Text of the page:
This is our value from above that we got from the server after we successfully logged in, remember? And now the server sends it again to the worldserver? Well yeah, that’s kind of an authentication-method most mmorpgs use. Look... you log in using "John" as username and "12345" (irrelevant in my example) as password. Now the server checks whether this information is right or not. In our example ... if the information IS correct, the server generates a DWORD ( 4 bytes ) or 32bit Integer value stores it and sends it back to the client. That’s called sessionid (most websites which have a login-interface also use this kind of authentication, but of course if can vary). Now after the client has chosen a worldserver he would like he connects to it and sends his sessionid. Well since the login server and the worldserver are "seperated from each other" (or basically two different applications) the world server does need this value to check whether someone really logged in before and got this sessionid. Since the loginserver stored our sessionid (in a database or whereever) the worldserver just checks whether the sessionid is available. Normally the sessionid is deleted when the client disconnects from the game, the server or whatever.

    Now that’s the part where I stop. I won't update the encryption chapter since it’s basically the same for everything. If you know how to decrypt one packet, you basically know how to decrypt every packet of one game.

    4.3 The Encryption

    Well I won't be writing to much in here, since you can't tell just from looking at the packets what kind of encryption it is. Well of course you can, but not in all cases. I will just write some hints down.

    Like let’s assume we capture a login-packet of a mmorpg. You shouldn't be able to read your username or password in ASCII-Mode now anymore.

    At first do some checks, like the one with the first 2 bytes being the length and so on. Well next you can redo the sniff at the login process and see if the bytes do change ( of course use the same username and password as before ). Using that method you can say whether the encryption is static or not. Next do the checks like the one sniffing more login packets where you use fictive usernames and password which vary in length and see if some values change.

    Well now you could do some basic analysis. Like let’s assume we have a login packet which looks like this (we used the username and password as before "myusername" and "mypassword"):

    22 00 66 77 1A 0E 02 04 12 05 19 16 1A 12 77 77 77 77 77 77 1A 0E 07 16 04 04 00 18 05 13 77 77 77 77 77 77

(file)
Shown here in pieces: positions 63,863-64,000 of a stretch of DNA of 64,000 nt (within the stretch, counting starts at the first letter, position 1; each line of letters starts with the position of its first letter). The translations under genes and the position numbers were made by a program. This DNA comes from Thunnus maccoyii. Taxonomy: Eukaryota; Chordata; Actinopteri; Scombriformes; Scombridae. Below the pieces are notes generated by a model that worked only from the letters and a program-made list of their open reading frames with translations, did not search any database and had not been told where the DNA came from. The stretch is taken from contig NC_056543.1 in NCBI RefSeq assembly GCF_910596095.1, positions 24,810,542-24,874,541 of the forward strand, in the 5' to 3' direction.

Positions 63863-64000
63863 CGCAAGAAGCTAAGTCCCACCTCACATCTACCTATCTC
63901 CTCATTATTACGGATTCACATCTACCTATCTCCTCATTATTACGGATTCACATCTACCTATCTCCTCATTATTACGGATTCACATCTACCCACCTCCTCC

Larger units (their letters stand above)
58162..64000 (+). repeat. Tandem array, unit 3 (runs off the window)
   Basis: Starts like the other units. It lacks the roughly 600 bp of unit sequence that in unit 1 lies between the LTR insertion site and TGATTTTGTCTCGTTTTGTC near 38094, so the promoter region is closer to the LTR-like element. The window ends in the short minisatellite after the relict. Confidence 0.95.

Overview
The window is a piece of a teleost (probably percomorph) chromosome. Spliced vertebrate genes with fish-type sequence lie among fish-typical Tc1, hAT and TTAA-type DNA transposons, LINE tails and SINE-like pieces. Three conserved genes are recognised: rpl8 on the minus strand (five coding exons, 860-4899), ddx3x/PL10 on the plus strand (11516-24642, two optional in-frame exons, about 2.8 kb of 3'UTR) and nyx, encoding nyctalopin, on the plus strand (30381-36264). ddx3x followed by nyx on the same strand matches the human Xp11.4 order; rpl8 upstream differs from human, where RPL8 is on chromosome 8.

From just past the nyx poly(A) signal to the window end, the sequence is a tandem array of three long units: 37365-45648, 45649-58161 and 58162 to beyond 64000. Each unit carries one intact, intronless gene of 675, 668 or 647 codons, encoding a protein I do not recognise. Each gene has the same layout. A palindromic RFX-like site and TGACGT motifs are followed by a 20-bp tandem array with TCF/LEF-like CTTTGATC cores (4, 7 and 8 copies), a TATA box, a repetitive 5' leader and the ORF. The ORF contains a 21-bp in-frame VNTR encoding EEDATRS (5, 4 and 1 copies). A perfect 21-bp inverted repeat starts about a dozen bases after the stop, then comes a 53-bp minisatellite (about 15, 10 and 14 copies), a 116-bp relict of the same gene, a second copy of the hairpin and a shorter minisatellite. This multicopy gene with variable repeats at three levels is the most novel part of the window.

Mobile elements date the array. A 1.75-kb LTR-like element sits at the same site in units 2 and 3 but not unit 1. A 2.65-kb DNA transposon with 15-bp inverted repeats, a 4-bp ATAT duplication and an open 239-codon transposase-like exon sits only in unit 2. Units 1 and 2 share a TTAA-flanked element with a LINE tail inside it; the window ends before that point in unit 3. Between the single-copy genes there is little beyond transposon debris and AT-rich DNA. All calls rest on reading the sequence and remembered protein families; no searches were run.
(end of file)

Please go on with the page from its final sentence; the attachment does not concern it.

Now we see the first two bytes and do the lengths check. Ok its works, it seems to be the packet length. Now do the check with the other username and passwords... You will notice that the first four bytes do not change. That means starting from the 5 byte there is our username and password data.

    I hope you know how to use a HexEditor for the next steps. Let’s write down the packet beginning at the 5 byte. It looks like that to me, using HexWorkshop:



    So we see there are some bytes being 77... Seems to be strange. Let’s write down our username and password under the exact positions of both values (the 77 does seem to be placeholders, since their the same everywhere right?)
    My Hex-Editor looks like this:



    Wow what’s that? Our username and password does exactly fit into the encrypted packet data.
    Well that could be a XOR-Encryption

    Wiki:
    The logical operation exclusive disjunction, also called exclusive or (symbolized XOR, EOR, EXOR, or ?), is a type of logical disjunction on two operands that results in a value of true if exactly one of the operands has a value of true.[1] A simple way to state this is "one or the other but not both."
    How to test it? Start your calculator and be sure "Hex" is checked. Now type in the first byte of the value which could be your username. In our case its 1A. So we type 1A into the calculator. Now we look at the line under the encrypted data, and see that 6D in hex stands for a "m" in ASCII. Now when you already typed 1A into your calculator hit the XOR-Button... then type in our hex value for "m" (6D) and hit enter. Our result is 77. Strange isn't it? Now Let’s do the check. Take the next byte of our encrypted data. In our case its 0E. Type 0E into the calculator, press the XOR-Button, type 77 and hit enter. You should get 79 now which is the hex value for "y". Well it seems we have a static XOR-Encryption using the key 77 here. So you'll be able to decrypt all the packet data of our game using the XOR method and the key 77.